Preparing, cooking and picking a live blue crab.

Discussion in 'Food & Cooking' started by renau04, Jul 20, 2011.

  1. renau04

    renau04

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    So yesterday I decided I was going to purchase some live blue crab from a local seafood store that I go to very often. I see them all the time so I decided to get a dozen. Lets just say I had no clue what I was getting in to. I decided I was going to just try and do a basic crab boil with corn, red new potatoes, kelbasa, etc. First off, I wasnt sure if I should clean them first or boil them and then clean'em. The crab were about 4 to 5 inches big and the flap on the bottom was in the shape of a rocket ( narrow). Long story short I had boiled them for around 6 min and then cooled them down. I could get little to no meat from the body. The meat in the claws had dark greenish brownish color on the outside of the claw meat.. It didnt taste very good. kind of muddy.

    I have heard how good blue crabs can be but it was a lot of mess and work for nothin.

    Whats the secret to cleaning them?

    Also I didnt know what I should do with the bodys of crab that I have cooked but not cleaned, so I froze the bodys.
     
  2. kyheirloomer

    kyheirloomer

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    Wish I could transmit drawings, cuz that's the easiest way to show you what to do and where the meat is.

    Blue crabs are usually cooked before the meat is removed, with steaming probably the most common method. Once they're cooked (the shells will turn red), let them cool down.

    Turn the crab over and remove the apron. From you description you happened to have gotten all males (the female aprons are more triangular). Break off the apron and pop the top shell. What you'll see is a batch of long, thin "fingers," plus the innards. Discard all of that by pulling the fingers away, and giving the rest a quick rinse under running water. 

    Break the body in half, front to back. Now turn a half-body towards you so that you're looking at the sidewall along the break. What you'll see is a series of cells, or compartments. The meat is contained inside those cells, and has to be picked out, be careful not to get cartiledge mixed in. There are picks made specifically for this purpose, but even a wooden skewer will work.

    I have no idea what the greenish/brownish coloring was on the claw meat. Crab meat is, essentially, white. The claw meat has some of the blue coloring of the claw shell, but that the only color that should show.

    For future reference, if you buy seafood you're unfamiliar with, ask the fishmonger to show you how to clean and prep it. I've never known one to refuse such a request.
     
  3. kyheirloomer

    kyheirloomer

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  4. dc sunshine

    dc sunshine

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    Buy canned crab :)

    But seriously, all of what KYH said.  Couple of years ago I had some monster sized crabs caught in  the mangrove groves in the Northern Territory of Australia, given to me by a friend.

    As they were so big, getting the meat out was quite easy.  A hammer was needed. As for the size of them, I could fit only one at a time, just, in a dutch oven,  Cooked ém, cracked ém, had a lovely feast complete with a garlic butter.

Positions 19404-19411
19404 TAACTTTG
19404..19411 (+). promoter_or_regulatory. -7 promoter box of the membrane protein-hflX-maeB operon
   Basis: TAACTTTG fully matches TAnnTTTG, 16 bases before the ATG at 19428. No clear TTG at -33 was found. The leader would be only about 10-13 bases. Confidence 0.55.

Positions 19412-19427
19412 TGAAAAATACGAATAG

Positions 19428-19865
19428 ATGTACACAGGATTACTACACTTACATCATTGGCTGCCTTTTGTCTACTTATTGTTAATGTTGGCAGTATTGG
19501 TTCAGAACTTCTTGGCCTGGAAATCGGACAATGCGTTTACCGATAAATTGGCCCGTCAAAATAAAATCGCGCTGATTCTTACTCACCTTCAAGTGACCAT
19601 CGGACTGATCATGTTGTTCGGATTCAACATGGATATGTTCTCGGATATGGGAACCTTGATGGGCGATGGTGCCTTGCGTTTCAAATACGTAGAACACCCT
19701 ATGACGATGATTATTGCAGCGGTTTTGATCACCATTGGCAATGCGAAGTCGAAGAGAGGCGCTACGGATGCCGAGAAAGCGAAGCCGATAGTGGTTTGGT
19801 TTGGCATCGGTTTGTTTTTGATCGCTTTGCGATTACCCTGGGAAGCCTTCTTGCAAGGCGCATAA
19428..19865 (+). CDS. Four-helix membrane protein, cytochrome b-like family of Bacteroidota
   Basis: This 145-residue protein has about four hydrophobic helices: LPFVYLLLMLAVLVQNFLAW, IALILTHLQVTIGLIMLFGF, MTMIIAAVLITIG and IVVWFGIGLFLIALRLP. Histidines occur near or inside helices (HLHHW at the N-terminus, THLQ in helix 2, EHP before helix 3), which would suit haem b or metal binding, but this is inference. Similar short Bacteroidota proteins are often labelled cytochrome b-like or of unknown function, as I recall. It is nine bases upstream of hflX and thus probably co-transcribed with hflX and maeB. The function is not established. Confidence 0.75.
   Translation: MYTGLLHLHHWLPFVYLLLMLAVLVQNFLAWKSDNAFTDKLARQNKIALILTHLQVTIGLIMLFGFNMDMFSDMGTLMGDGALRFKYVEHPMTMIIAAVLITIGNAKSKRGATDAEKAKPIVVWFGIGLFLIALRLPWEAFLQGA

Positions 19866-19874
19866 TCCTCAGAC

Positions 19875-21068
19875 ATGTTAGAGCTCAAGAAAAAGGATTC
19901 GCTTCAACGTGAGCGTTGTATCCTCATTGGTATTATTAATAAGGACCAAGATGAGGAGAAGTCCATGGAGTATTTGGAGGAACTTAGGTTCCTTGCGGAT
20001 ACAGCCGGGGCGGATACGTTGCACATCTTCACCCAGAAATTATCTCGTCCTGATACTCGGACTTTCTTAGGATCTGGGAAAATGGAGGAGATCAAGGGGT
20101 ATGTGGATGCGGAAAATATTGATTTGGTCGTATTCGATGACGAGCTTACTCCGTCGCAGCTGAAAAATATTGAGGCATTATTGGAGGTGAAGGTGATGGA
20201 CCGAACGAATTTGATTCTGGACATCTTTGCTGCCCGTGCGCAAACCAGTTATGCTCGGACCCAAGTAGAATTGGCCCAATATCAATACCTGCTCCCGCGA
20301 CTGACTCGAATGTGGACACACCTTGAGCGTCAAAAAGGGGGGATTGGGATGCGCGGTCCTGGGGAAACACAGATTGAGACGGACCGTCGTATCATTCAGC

Re the greenish/browning on the claws ....just a thought, maybe it was preparing to shed its shell.  No info on that really.
     
  5. renau04

    renau04

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    Thanks for the info KYH! Ill know what to do next time I buy live bue crabs. Maybe get some bigger ones to work with.
     
  6. kyheirloomer

    kyheirloomer

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    Bigger is always better if you can find them.

    5" point-to-point along the shell is the minimum size blue crab can be kept. And they're so popular that that's the most common size you'll likely find in the markets.

    Catching your own is both fun and easy, and you might give that a try. There are traps and nets used for that purpose---available at most tackle shops in crab country. Or you can just use a weighted string, some bait, and a dip net. That's the most fun way to do it, but the others are more productive.
     
  7. oldpro

    oldpro

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    I cooked and picked a dozen my grandson caught for me yesterday, with the corn and potatoes.  They were, as usual, fantastic to eat but a very labor intensive meal.  KYH's explanation on the picking process was excellent.  You just have to pick a bunch of them to get the process down, and you will certainly understand why the crabmeat you purchase is so expensive.

    We boil our crabs whole with some crab boil, lemons, and a touch of white vinegar.  Crabs vary greatly as to the amount of meat in them.  When you buy the live crabs you want to choose the ones that feel the heaviest.  We catch all of ours, and it seems there is some cycle, possibly moon phase related, when all of your crabs are packed with meat - or not.

    My cajun friend had a crab boil recently, and his crabs were cooked perfectly.  He doesn't time the boiling time..  He cooks them until he notices some "fat" releasing from the crabs, and then lets them steep with the fire off for five minutes. The batch I cooked yesterday took over ten minutes boiling time.   I can tell you that the six minutes you cooked them was not long enough. 

    The crab claw meat is browner, and somewhat nutty tasting.  I actually prefer it when preparing stuffing for flounder and for some sauces. It is some pretty wonderful stuff after you get the meat out of the shell and on your plate.